Despite the fact that the proposed salary increase would not apply to the current incumbent, public support for a salary increase varies with the president’s job approval. Among those who approve of President Clinton’s handling of his job as president, 55 percent approve of a pay increase; among those who disapprove, 57 percent oppose. Public support also varies with trust in government. Among those who say they trust the government “always” or “sometimes” in Washington, 55 percent approve of a pay increase; among those who say they trust the government only “sometimes” or “never,” support reverses again to 50 percent oppose.
One need not put too much weight on the hidden link between trust and pay, however, for the Pew Research Center also asked respondents why they opposed a pay increase. Only 9 percent of opponents answered that presidents are not doing a good job, compared to 54 percent who said that presidents already earn enough.
Indeed, all of the respondents, opponents and supporters alike, have a somewhat different level of increase in mind than the figure currently under consideration. Asked how large an increase should be if it is increased, almost half (48 percent) of the Pew Research Center sample say $10,000 or less, another 15 percent said $20,000, 4 percent $30,000, 12 percent $50,000, and just 9 percent endorsed $75,000. We can only surmise that there would have been virtually no support for an increase of $200,000.
In this climate of falling trust in government, the numbers are actually quite high. Americans seem to recognize that being president is one tough job, and that the occupant suffers enough already. Asked a few years ago whether they would rather be president or spend four years in jail, the majority of Americans picked jail. I do not have any data on the public’s view of being a member of this distinguished body, but I rather suspect the figures are similar.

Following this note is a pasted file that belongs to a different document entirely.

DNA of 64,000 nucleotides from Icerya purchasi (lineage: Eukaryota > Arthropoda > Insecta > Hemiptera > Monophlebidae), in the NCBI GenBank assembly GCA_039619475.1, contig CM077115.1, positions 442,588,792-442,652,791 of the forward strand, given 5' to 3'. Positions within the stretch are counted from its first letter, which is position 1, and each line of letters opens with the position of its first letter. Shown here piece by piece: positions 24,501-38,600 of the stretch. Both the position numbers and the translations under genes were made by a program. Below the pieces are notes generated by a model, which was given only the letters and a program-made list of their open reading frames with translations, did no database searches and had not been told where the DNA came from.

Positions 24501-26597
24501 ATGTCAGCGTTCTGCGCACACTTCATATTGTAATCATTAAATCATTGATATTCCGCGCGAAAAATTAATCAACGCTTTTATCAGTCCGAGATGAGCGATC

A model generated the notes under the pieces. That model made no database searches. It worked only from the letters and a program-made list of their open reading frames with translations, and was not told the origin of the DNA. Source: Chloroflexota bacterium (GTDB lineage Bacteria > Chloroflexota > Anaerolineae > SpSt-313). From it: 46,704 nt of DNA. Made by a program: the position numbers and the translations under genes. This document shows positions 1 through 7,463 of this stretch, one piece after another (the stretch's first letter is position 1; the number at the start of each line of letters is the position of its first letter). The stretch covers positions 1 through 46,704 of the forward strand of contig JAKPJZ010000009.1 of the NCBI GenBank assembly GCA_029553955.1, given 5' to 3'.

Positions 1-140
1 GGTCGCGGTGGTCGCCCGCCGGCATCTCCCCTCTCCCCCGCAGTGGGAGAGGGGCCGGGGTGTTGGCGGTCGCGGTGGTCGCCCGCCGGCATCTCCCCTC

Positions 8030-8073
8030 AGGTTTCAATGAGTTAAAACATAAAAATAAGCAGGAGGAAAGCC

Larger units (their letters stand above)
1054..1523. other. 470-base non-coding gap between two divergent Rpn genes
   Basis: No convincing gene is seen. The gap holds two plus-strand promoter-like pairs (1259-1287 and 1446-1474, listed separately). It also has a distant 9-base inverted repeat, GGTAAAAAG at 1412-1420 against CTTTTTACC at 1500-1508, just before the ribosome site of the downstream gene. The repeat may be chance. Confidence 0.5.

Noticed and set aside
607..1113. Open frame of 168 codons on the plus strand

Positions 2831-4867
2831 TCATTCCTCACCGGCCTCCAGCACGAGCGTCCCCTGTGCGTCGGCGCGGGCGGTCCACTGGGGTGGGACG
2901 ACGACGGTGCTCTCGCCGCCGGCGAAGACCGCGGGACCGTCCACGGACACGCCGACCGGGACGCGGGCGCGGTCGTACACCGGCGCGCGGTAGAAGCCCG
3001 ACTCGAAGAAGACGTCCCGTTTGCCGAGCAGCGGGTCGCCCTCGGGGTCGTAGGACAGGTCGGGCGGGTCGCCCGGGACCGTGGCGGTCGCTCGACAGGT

It is important to note that the public does not question the need for an occasional increase for presidents and members of Congress. According to the Pew Research Center, the vast majority of Americans believe the presidents salary should increase at least once every 10 years, and a substantial plurality endorses an increase every 2-5 years. Public support for congressional pay increases are slightly higher.
The chairman will not be surprised that I believe a presidential pay increase should be linked to other reforms currently on the congressional agenda. If the House truly wants to send a signal of its high regard for the American presidency, it might tie the presidential salary increase to a complete ban on the unregulated soft money that is doing so much to weaken public confidence in the democratic process. As we note that the chief executives of other nations make more money than the U.S. president, we must also note that few of those chief executives must go tin-cup in hand to corporate executives to raise soft money for their political parties.